Frauenbild Friday: Frauenliebe Pt. 1

I. Seit ich ihn gesehen (Since I saw him)

Clara Schumann at the piano. ©

I carefully considered which songs to start with, but the choice is clear– I have to start with Frauenliebe und –leben, poetry by Adelbert von Chamisso, and set to music by Robert Schumann.

Robert Schumann (1810-1856) was a prolific composer of German art song and was one of the finest composers of the Romantic era. One of my favorite bits of lore about Schumann is that he allegedly used a mechanical device to strengthen his weaker fingers while playing piano, which permanently damaged his hand. His wife, Clara Schumann, reportedly discredited this, but she may have had a vested interest in debunking this theory as Robert was studying with her father. Who knows! If you know the actual truth, tell me. Regardless, Schumann gave up his dreams of pursuing a performing career to compose.

It is more than worth noting that Schumann’s wife, Clara, was a respectable composer in her own right and a far better pianist than he ever was. However, because she was a woman, she is remembered by history as Robert Schumann’s wife as opposed to a musician and artist worthy of our attention. This lack of performance has shifted recently as more musicians wish to interpret the compositions of female composers, both past and present.

Frauenliebe und –leben was composed during Schumann’s famous Liederjahr, or year of song, in 1840. In that year alone, he wrote 138 songs. Busy bee!! Eight songs make up the song cycle, written for female voice and piano. Mezzo-sopranos often perform the cycle today, but I don’t know why other than the fact that it doesn’t have soaring high notes. 

Here’s our set list:

1. Seit ich ihn gesehen (Since I saw him)

2. Er, der Herrlichste von allen (He, the most wonderful of all)

3. Ich kann’s nicht fassen, nicht glauben (I cannot grasp it, believe it)

4. Du Ring an meinem Finger (You ring on my finger)

5. Helft mir, ihr Schwestern (Help me, my sisters)

6. Süsser Freund, du blickest mich verwundert an (Sweet friend, you look at me in wonder)

7. An meinem Herzen, an meiner Brust (On my heart, at my breast)

8. Nun hast du mir den ersten Schmerz getan (Now you have caused me my first pain)

Performing Frauenliebe und -leben in recital at Concordia College in Moorhead, MN with the incomparable Stephen Sulich at the piano.

I love this song cycle. I sang it at my senior voice recital at Concordia College and would like to sing it again. The music is genius, and the sentiment is sweet. Sometimes, in the frenzy of examining literature and art through the feminist lens, we obliterate the presence of romantic love. This omission is not necessary and is frankly ridiculous. Being in love with somebody is excellent! I simply seek to explore the sentiments of a woman who doesn’t define herself by a man. Her love is her own choice and is one of the many beautiful things about her, and it is certainly not the most interesting. Suppose this song cycle was just called Frauenliebe, fine. It’s about a woman in love. But it’s not. It’s called Frauenliebe und –LEBEN (leben means life in German), which implies that this woman’s life was wholly dedicated to loving this man. She is not alone. Many women today still live entirely for someone else, whether it be their husband, children, parents, or a caregiver role in some other capacity. I’m not advocating for selfishness, but I am supporting a self-fulfilling existence, or at least allowing for that option. Screw being a Frauenbild, live your life for yourself, enriched by others.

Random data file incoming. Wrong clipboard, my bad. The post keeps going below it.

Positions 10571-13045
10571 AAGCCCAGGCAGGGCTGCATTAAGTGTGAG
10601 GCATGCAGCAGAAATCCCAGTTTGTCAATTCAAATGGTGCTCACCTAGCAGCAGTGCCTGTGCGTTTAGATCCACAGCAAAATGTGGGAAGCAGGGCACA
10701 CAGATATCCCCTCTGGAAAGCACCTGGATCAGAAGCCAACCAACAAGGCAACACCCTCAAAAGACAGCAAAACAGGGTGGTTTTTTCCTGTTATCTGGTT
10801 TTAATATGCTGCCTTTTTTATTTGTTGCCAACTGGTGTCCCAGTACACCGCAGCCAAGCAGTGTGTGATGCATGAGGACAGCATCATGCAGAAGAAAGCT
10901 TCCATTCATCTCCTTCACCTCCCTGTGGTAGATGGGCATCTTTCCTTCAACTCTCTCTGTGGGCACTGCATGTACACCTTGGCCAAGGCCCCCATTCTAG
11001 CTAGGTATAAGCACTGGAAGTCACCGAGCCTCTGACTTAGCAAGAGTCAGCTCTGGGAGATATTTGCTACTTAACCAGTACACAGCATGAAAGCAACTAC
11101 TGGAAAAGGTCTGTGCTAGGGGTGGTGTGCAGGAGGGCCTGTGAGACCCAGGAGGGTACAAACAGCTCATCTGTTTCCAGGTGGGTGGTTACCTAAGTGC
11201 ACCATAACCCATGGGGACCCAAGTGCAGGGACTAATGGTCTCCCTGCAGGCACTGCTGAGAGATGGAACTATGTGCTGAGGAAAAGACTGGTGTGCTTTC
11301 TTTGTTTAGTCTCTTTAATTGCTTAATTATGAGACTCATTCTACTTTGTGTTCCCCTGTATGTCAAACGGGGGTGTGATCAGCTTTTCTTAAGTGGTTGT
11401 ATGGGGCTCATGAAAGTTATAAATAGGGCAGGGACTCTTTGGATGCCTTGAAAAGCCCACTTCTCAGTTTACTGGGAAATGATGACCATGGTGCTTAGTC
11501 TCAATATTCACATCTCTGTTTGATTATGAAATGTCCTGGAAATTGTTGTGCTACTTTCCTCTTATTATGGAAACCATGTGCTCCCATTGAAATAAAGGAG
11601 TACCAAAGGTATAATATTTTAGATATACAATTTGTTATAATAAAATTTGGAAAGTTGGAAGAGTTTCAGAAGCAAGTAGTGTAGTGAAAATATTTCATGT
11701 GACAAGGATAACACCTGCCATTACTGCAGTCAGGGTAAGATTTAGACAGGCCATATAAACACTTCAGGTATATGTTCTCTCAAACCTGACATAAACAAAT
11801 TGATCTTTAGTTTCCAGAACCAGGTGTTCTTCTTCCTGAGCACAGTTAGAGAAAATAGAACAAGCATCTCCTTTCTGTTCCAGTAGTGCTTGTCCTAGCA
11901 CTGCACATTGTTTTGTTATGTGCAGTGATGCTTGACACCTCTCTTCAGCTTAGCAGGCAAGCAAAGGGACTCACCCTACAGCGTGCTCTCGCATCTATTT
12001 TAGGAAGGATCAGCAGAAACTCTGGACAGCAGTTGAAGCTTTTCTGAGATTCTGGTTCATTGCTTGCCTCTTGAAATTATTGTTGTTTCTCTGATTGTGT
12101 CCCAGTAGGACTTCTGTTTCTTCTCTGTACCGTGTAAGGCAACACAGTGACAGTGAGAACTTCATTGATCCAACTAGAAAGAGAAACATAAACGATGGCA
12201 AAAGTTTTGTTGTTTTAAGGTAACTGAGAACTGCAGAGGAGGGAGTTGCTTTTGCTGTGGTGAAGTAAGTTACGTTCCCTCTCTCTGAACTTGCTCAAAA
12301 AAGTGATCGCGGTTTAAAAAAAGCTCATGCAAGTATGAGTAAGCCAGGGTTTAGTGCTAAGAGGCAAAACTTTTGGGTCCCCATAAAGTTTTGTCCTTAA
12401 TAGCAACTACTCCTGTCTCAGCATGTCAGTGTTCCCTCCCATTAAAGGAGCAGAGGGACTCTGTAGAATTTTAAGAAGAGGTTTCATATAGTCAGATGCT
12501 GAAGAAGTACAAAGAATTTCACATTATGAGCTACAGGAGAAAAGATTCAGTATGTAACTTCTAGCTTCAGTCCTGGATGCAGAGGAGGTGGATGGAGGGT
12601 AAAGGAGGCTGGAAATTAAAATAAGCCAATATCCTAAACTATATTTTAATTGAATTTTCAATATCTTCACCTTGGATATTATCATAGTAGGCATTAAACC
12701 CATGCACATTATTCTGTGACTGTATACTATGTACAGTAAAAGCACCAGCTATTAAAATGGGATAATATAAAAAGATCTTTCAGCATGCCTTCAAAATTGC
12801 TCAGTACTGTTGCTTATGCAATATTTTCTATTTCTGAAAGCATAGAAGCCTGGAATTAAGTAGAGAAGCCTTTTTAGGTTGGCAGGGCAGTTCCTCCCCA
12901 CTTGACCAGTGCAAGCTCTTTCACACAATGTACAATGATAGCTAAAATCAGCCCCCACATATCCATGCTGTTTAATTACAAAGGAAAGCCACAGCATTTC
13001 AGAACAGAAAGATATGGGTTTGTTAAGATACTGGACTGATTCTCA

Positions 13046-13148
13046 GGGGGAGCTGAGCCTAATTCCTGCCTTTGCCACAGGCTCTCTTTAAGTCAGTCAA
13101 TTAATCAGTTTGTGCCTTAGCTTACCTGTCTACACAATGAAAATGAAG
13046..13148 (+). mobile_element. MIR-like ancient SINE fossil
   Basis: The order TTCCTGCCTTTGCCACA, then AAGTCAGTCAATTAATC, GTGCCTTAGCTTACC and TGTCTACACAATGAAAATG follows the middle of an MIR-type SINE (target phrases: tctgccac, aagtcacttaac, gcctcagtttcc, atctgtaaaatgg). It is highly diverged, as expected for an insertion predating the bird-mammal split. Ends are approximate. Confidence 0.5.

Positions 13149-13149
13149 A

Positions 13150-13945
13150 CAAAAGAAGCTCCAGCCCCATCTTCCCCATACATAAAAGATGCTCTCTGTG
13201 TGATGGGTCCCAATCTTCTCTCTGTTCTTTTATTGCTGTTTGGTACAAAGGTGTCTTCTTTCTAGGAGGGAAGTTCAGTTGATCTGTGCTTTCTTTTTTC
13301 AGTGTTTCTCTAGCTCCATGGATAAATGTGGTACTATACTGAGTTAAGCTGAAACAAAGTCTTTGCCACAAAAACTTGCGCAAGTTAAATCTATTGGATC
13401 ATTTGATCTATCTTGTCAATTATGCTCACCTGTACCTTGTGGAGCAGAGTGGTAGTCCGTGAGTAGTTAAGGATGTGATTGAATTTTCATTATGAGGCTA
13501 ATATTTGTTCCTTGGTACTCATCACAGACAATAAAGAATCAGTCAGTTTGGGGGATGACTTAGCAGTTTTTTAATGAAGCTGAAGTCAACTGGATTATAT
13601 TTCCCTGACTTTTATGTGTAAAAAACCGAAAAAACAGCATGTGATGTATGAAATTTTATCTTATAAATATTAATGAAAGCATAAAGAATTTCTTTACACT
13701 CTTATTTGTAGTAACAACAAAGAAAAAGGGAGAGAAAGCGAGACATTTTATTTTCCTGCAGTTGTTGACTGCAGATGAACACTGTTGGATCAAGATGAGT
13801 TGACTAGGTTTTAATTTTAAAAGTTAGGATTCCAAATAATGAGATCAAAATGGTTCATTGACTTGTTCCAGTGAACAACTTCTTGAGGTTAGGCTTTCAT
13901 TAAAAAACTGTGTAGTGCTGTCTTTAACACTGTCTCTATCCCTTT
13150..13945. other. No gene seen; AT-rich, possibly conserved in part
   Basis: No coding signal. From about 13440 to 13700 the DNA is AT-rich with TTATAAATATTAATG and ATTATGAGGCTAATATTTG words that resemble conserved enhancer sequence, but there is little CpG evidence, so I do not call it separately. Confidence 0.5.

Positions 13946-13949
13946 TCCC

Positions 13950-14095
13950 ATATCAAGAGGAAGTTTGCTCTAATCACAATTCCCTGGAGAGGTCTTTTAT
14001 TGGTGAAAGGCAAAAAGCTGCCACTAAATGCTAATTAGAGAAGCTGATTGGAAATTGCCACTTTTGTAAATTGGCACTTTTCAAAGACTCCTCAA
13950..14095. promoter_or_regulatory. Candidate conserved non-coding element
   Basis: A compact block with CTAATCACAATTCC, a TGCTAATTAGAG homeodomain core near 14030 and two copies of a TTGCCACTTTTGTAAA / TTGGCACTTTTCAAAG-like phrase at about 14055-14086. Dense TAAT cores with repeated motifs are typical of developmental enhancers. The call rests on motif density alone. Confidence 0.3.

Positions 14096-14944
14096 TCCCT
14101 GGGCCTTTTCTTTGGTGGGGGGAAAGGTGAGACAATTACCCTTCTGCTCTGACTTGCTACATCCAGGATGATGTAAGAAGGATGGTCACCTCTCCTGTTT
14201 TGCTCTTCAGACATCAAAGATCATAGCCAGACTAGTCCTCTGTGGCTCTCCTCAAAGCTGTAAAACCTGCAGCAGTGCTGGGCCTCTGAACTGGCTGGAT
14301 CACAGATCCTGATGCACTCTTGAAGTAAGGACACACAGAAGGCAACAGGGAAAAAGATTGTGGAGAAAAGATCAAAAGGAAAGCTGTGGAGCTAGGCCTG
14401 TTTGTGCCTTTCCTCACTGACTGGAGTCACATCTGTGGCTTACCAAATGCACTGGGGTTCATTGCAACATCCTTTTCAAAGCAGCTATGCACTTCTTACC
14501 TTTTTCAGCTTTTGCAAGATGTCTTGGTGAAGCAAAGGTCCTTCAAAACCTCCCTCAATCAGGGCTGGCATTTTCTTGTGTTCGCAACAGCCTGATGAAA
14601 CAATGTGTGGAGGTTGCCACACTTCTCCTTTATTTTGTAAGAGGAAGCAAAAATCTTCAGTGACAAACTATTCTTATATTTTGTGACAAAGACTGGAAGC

So who is our Frauenbild turned protagonist? Chamisso and Schumann didn’t give me a lot, so she gets to be whoever I want her to be.

Elly Ameling, a prolific interpreter of art song. Expect to hear a lot more from her.
English translation sort of by me, sort of by Google Translate.

Bridgerton was the most popular show on Netflix when it premiered in 2020, and I was one of its many viewers. I even started reading the books–despite the cringe-inducing romantic smuttiness of it all, one of the appealing factors is the deep feeling the characters express for each other. This outpouring of love is quintessentially romantic, reminiscent of our first Frauenliebe song. So what would this love at first sight look like today? Even the phrase makes me roll my eyes, but I’m reminded of when I spent all night texting boys on my flip phone who would never like me back. Now that makes me cringe. I crafted the perfect witty response, gave out careful compliments, and listened intently as they vented about school or girls, as if being the one who was there would enlighten them to my sheer perfection. It was profoundly anti-feminist, trying to be whatever I thought these stupid boys wanted me to be. Alas, eyes glued to the screen, I did it anyway. It was all-consuming; my entire brain focused on the screen of my phone, waiting for it to light up. I imagine our protagonist was subject to the same creeping obsession with being loved. That’s a human experience– we seek love from others. Exhausted from work, she scrolls mindlessly through a dating app, disillusioned from mediocre conversations and lukewarm connections. She starts another interaction out of boredom, but this guy seems different. He’s not perfect, but he grabs her attention. Six feet tall, since that seems to matter on here.

See you next week for more FrauenFUN!!!


One response to “Frauenbild Friday: Frauenliebe Pt. 1”

Leave a Reply

Fill in your details below or click an icon to log in: Logo

You are commenting using your account. Log Out /  Change )

Twitter picture

You are commenting using your Twitter account. Log Out /  Change )

Facebook photo

You are commenting using your Facebook account. Log Out /  Change )

Connecting to %s

%d bloggers like this: